17. Transport Scotland submitted that it was withholding information under section 33(1)(b) of FOISA. This provides that information is exempt information if its disclosure under FOISA would, or would be likely to, prejudice substantially the commercial interests of any person (including a Scottish public authority). This is a qualified exemption and is therefore subject to the public interest test in section 2(1)(b) of FOISA.

18. There are a number of elements an authority needs to demonstrate are present when relying on this exemption. In particular, it needs to establish:

a) whose commercial interests would (or would be likely to) be harmed by disclosure,

b) the nature of those commercial interests and

c) how those interests would (or would be likely to) be prejudiced substantially by disclosure.

19. The prejudice must be substantial, in other words of real and demonstrable significance. Where the authority considers that the commercial interests of a third party would (or would be likely to be) harmed, it must make this clear. Generally, while the final decision on disclosure will always be one for the authority, it will assist matters if the third party has been consulted on the elements referred to above.

20. Transport Scotland submitted that the commercial interests of both BNL and Transport Scotland would be harmed by disclosure.

21. BTG drew attention to Decision 096/2008 Mr B and the Scottish Further Education Unit[2], (the SFEU) where the Commissioner found a distinction had to be drawn between "commercial interests" and "financial interests'", and in that case found that the SFEU did not have a commercial interest for the purposes of section 33(1)(b) of FOISA.

22. In that decision, the Commissioner commented that "an organisation's financial interests will relate to the management of its financial resources and assets, while its commercial interests will specifically relate to any commercial trading activity it undertakes, e.g. the ongoing sale and purchase of goods and services, commonly for the purpose of revenue generation. Such activity will normally take place within a competitive environment. While the purchase of resources or services may entail activity which engages with commercial operators, it will not necessarily follow that the authority has commercial interests in relation to that activity".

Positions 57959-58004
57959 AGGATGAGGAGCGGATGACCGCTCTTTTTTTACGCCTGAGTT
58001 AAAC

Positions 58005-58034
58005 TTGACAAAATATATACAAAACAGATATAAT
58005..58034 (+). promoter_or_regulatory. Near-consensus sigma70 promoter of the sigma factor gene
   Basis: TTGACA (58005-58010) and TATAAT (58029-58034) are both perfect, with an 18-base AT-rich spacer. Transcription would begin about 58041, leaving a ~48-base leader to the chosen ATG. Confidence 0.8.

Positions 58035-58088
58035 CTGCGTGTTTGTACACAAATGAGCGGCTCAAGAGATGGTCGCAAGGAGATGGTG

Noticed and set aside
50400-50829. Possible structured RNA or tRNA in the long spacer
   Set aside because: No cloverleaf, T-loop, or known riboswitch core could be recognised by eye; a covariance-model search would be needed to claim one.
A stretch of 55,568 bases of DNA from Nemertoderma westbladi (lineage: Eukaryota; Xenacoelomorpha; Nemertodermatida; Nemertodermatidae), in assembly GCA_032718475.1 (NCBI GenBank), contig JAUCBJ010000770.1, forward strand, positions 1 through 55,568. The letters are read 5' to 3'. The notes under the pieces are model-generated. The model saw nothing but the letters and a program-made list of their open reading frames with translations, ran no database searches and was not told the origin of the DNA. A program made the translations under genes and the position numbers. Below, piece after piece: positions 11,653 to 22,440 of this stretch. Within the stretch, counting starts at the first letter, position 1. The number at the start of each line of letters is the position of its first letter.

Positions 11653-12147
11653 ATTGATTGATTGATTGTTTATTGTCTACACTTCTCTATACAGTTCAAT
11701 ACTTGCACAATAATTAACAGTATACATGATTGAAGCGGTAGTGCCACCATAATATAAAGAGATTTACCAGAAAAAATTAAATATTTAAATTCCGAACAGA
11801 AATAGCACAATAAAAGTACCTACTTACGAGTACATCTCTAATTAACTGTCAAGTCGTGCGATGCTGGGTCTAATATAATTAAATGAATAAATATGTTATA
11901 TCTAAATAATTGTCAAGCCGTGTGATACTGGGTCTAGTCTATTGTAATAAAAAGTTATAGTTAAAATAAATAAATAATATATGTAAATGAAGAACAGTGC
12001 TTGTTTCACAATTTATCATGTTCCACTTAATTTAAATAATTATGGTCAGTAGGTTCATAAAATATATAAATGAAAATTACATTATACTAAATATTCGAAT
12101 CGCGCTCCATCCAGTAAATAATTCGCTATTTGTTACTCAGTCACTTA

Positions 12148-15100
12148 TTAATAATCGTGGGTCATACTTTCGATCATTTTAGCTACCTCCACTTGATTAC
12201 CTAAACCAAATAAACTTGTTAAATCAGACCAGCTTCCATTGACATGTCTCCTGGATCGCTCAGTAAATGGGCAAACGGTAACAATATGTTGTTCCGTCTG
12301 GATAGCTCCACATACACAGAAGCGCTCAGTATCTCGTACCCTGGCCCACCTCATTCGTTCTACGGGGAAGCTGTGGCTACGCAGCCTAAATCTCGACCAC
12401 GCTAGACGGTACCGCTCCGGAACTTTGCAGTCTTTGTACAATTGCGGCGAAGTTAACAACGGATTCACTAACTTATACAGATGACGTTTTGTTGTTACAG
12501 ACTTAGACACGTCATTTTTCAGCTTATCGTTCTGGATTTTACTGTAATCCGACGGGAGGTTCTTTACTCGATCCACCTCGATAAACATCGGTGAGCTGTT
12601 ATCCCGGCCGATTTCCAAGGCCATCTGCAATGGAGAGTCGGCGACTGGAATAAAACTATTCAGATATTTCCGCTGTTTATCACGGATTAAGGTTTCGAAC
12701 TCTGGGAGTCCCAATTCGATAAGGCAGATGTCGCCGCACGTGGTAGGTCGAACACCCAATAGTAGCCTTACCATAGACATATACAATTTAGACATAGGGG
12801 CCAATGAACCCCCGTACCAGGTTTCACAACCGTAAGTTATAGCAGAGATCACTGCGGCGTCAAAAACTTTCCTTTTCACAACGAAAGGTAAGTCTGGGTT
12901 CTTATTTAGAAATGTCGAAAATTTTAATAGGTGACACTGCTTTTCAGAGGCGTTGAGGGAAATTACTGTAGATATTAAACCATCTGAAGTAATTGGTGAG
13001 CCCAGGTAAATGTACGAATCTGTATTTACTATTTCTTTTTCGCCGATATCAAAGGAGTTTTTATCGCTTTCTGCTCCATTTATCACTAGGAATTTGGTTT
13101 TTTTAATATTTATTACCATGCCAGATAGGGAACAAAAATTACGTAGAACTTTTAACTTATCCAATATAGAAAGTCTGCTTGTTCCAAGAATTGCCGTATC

23. Whilst the Commissioner did not accept that the SFEU had a commercial interest for the purposes of section 33(1)(b) of FOISA, that case was in relation to SFEU's grant funding and whether the generation of income was the object of the project in question. Neither question has any direct bearing on this case and, as the Commissioner has pointed out on numerous occasions, each case has to be considered on its own merits.

24. In this case, having considered all of the circumstances, the Commissioner is satisfied that both Transport Scotland (in procuring the type of service to which the request relates, in a competitive market) and those providing the service (in this case BNL, operating for profit in a commercial market) would have relevant commercial interests in the information requested.

25. Having reached this conclusion, the Commissioner must go on to consider whether the commercial interests she has identified would, or would be likely to, be prejudiced substantially by the disclosure of the information withheld. Substantial prejudice is described in paragraph 19 above: such prejudice must be at least likely before the exemption can apply.